subsequent test and impact the value for the MTBUR of the LRU.
Note 2 to entry: See also soft error.
3.5
hard error

permanent or semi-permanent damage of a cell by atmospheric radiation that is not

recoverable even by cycling the power off and on

Note 1 to entry: Hard errors could include SEB, SEGR and SEL. Such a fault would be manifest as a hard fault

and could impact the value for the MTBF of the LRU.
[SOURCE: IEC 62396-1:2012, 3.24, modified – a note to entry has been added]
3.6
hard fault

term used at the aircraft function level safety analysis referring to the permanent failure of a

component within an LRU

Note 1 to entry: A hard fault results in the removal of the LRU affected and the replacement of the permanently

damaged component before a system/system architecture can be restored to full functionality. Such a fault could

impact the value for the MTBF of the LRU repaired.
[SOURCE: IEC 62396-1:2012, 3.25]
3.7
latch-up

condition where triggering of a parasitic p-n-p-n circuit in semiconductor materials (including

bulk CMOS) occurs, resulting in a state where the parasitic latched current exceeds the

holding current. This state is maintained while power is applied

Note 1 to entry: Latch-up could be a particular case of a soft fault (firm/soft error) or in the case where it causes

device damage, a hard fault.
[SOURCE: IEC 62396-1:2012, 3.29, modified – a note to entry has been added]
3.8
line replaceable unit
LRU

piece of avionics electronic equipment that may be replaced during the maintenance cycle of

the system
[SOURCE: IEC 62396-1:2012, 3.32]
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– 8 – 62396-3 © IEC:2013(E)
3.9
mean time between failure
MTBF

measure of reliability requirements and is the mean time between failure of equipment or a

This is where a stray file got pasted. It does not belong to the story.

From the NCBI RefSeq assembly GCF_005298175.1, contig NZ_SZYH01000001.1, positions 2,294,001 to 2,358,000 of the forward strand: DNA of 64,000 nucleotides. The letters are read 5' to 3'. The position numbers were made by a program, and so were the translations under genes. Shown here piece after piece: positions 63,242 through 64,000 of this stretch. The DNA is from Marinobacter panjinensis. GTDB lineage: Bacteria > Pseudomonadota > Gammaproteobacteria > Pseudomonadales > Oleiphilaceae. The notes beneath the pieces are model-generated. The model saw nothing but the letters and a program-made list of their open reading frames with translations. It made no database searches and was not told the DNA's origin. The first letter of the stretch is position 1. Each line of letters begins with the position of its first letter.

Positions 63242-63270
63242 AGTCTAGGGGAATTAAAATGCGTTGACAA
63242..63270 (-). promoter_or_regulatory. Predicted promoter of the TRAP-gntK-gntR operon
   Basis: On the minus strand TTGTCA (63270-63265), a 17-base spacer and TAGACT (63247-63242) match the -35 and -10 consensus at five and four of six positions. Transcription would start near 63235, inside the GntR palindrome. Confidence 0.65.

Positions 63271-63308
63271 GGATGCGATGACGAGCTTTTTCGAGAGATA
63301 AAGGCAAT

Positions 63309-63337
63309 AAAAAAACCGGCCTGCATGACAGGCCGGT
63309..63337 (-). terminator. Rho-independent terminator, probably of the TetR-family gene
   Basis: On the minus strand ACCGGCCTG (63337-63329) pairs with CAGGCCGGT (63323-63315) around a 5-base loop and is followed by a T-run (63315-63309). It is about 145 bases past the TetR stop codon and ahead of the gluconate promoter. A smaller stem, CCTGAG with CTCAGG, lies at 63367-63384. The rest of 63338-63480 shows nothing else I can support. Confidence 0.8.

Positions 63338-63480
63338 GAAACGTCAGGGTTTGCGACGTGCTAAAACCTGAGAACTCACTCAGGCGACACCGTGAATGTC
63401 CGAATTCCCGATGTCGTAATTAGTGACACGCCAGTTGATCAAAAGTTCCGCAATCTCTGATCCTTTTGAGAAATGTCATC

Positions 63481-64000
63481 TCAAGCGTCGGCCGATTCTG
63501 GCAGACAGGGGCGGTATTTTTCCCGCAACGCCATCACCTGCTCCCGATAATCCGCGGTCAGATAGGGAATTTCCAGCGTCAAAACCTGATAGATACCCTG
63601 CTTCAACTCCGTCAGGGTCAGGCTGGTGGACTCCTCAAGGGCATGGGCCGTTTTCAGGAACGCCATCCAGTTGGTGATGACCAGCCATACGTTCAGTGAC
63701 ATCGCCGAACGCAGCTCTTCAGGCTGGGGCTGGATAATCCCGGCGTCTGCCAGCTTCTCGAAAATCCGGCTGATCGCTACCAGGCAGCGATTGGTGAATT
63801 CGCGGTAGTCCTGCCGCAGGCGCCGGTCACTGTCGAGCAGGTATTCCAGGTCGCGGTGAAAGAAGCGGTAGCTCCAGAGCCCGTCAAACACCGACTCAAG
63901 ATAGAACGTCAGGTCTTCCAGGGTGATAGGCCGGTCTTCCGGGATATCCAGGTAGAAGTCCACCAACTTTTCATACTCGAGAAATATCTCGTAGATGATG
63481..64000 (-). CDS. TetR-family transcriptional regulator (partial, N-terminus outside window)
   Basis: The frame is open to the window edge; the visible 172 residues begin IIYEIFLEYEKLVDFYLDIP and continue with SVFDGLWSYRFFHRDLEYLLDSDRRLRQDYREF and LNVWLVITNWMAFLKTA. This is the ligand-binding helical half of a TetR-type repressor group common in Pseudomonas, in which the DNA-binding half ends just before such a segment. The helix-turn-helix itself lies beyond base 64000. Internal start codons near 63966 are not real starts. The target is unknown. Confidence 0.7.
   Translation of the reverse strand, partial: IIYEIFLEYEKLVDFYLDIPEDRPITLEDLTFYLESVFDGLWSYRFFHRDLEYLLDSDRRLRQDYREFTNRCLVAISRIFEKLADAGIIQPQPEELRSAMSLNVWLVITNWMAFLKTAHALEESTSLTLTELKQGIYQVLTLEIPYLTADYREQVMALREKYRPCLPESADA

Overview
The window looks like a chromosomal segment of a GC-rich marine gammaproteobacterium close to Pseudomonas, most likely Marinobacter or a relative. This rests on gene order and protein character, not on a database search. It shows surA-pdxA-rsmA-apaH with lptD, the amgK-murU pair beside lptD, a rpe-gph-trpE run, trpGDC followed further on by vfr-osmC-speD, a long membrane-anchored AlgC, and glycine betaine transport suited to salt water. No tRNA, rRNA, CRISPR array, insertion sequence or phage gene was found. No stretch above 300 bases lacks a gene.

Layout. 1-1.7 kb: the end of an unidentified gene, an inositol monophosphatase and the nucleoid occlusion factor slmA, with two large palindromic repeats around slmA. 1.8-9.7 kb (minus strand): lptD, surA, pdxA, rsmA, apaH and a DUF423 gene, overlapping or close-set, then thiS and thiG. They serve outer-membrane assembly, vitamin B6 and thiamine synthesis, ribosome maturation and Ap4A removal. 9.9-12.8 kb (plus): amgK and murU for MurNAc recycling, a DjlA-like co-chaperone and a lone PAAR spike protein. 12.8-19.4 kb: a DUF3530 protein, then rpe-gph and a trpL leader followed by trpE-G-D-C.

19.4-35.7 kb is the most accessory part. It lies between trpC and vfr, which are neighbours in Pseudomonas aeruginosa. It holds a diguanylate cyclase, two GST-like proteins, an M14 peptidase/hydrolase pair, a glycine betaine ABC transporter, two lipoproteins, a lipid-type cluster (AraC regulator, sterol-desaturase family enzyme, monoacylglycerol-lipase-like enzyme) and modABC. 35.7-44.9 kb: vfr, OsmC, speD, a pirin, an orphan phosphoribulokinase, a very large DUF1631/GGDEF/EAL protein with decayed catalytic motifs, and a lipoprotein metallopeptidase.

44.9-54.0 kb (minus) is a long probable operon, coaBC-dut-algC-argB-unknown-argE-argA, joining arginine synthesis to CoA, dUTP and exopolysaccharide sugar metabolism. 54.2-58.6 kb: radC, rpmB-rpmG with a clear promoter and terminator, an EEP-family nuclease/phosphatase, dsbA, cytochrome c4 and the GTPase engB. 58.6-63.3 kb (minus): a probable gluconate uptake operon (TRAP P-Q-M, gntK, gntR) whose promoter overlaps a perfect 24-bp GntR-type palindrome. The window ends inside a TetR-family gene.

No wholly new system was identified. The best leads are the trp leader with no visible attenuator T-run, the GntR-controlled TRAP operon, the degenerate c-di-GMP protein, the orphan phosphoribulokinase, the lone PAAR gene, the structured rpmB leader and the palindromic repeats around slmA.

system in service

Note 1 to entry: Term from the world airlines’ technical glossary referring to the mean time between failure of

equipment or a system in service such that it would require the replacement of a damaged component before a

system/system architecture can be restored to full functionality and thus it is a measure of reliability requirements

for equipment or systems.
[SOURCE: IEC 62396-1:2012, 3.34, modified – a note to entry has been added]
3.10
mean time between unscheduled removals
MTBUR

measure of reliability requirements and is the mean time between unscheduled removal of

equipment or a system in service

Note 1 to entry: Term from the world airlines’ technical glossary referring to the mean time between unscheduled

removal of equipment or a system in service that could be the result of soft faults and thus is a measure of

reliability for equipment or systems. MTBUR values can have a major impact on airline operational costs.

[SOURCE: IEC 62396-1:2012, 3.35, modified – a note to entry has been added]
3.11
multiple bit upset
MBU

the energy deposited in the silicon of an electronic component by a single ionising particle

causes upset to more than one bit in the same word

Note 1 to entry: The definition of MBU has been updated due to the introduction of the definition of MCU.

[SOURCE: IEC 62396-1:2012, 3.36]
3.12
multiple cell upset
MCU

the energy deposited in the silicon of an electronic component by a single ionising particle

induces several bits in an integrated circuit (IC) to upset at one time
[SOURCE: IEC 62396-1:2012, 3.37]
3.13
no fault found
NFF
reported outcome of diagnostic testing on a piece of equipment

Note 1 to entry: Following receipt of an error or fault message during operation, the equipment is found to be fully

functional and within specification during subsequent equipment testing.
3.14
neutron
elementary particle with atomic mass number of one and carries no charge
Note 1 to entry: It is a constituent of every atomic nucleus except hydrogen.
[SOURCE: IEC 62396-1:2012, 3.38]
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62396-3 © IEC:2013(E) – 9 –
3.15
single error correction double error detection
SECDED

system or equipment methodology to test a digital word of information to determine if it has

been corrupted, and if corrupted, to conditionally apply correction

Note 1 to entry: This methodology can correct one bit corruption and can detect and report two bit corruptions.

3.16
single event burnout
SEB

burnout of a powered electronic component or part thereof as a result of the energy

absorption triggered by an individual radiation event
[SOURCE: IEC 62396-1:2012, 3.47]
3.17
single event effect
SEE

response of a component to the impact of a single particle (for example cosmic rays, solar

energetic particles, energetic neutrons and protons)